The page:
Ultimately, the main source of my confusion (Peter Boyle weirdness notwithstanding, of course) is the mixed tone of the film. At times, the film seems to be a fairly straight-forward, if rather silly, pirate adventure: nothing too strange there. At other times, however, the film mixes more straightforward, Goonies-esque action, comedy with straight-up, breaking-the-fourth-wall satire. There’s the aforementioned Beau Bridges performance (those other actors are definitely cracking up: I rewound and watched it just to make sure), as well as the scene where he attempts to fight off Ned and Nick in a low-roofed carriage, only to have his sword continually hit the ceiling whenever he draws it from his scabbard. More telling, however, is the climatic moment where Lord Durant meets his fate (no spoilers here, folks: if you didn’t see that one coming from the first frame, you weren’t paying particularly good attention. Boyle overacts like a champion, clutching his breast and lurching about as if performing a dinner theater version of Hamlet’s climax. The scene seems to go on forever, Boyle shamelessly mugging as if his melodramatic eye-rolling might stave off death, itself. Finally, he tumbles through a window, uttering the immortal final line: “Pull the curtain: the farce is ending!” Normally, I might assume this was just some attempt at a “badass” last line. As it stands, however, I find myself wondering if the filmmakers weren’t actually making some sort of comment on the film, as a whole. Was this supposed to be a farce all along? Had I actually missed something (or several somethings) along the way? Perhaps…but I’m not rewatching to find out!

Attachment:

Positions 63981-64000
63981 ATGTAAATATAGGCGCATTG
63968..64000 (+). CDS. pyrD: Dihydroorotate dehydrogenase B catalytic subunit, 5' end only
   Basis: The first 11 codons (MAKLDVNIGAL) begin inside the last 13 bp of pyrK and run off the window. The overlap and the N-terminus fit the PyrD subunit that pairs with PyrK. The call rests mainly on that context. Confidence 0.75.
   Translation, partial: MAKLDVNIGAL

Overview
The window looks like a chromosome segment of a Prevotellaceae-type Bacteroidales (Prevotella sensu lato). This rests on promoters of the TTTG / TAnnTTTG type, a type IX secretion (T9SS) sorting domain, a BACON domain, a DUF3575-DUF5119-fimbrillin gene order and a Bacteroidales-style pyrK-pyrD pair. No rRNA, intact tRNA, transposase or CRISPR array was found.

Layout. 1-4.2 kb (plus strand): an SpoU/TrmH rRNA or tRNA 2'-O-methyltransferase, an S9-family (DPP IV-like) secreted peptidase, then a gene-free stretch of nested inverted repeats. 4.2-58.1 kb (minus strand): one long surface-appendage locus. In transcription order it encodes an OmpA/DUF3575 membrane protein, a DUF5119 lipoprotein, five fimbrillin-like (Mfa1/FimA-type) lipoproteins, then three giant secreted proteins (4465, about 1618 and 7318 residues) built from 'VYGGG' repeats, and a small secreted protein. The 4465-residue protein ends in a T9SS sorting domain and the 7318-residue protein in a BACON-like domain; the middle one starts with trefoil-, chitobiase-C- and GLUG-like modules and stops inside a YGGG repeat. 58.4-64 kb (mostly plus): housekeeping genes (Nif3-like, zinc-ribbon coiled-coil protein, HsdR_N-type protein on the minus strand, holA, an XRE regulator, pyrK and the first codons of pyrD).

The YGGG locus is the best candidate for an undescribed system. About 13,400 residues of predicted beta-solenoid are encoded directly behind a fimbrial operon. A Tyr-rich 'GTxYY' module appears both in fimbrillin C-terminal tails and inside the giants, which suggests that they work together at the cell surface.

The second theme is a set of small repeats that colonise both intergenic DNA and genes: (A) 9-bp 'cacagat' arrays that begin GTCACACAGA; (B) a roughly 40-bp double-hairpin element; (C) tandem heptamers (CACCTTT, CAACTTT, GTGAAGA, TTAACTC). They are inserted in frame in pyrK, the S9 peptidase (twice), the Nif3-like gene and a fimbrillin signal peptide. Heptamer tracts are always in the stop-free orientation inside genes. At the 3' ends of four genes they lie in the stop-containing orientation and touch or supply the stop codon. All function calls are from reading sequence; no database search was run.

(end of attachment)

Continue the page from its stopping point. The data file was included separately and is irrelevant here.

At the end of the day, Swashbuckler is many, many things (including a tremendous mess) but it’s never boring. Most of the time, in fact, the film is great, goofy fun. Everyone involved, especially Shaw, seems to be having a blast and no one seems to be phoning in their performances. If anything, so much scenery is chewed that the poverty-row production values (the transfer is simply awful and the whole film has all of the visual panache of a dreary made-for-TV film) tend to fade into the background…at least somewhat. In this “glory day” of the “so-bad-it’s-good” film, where intentionally terrible movies are routinely churned out with a wink and a nod, it’s somewhat refreshing to see an honest-to-god B-movie that’s just what it advertises: a silly, goofy, fun time. I doubt if this film will ever hit anybody’s “Best of…” lists but I doubt if that’s why it was made in the first place. For my money? Swashbuckler ain’t a classic but it beats getting tortured with a spoon-glove any day of the week.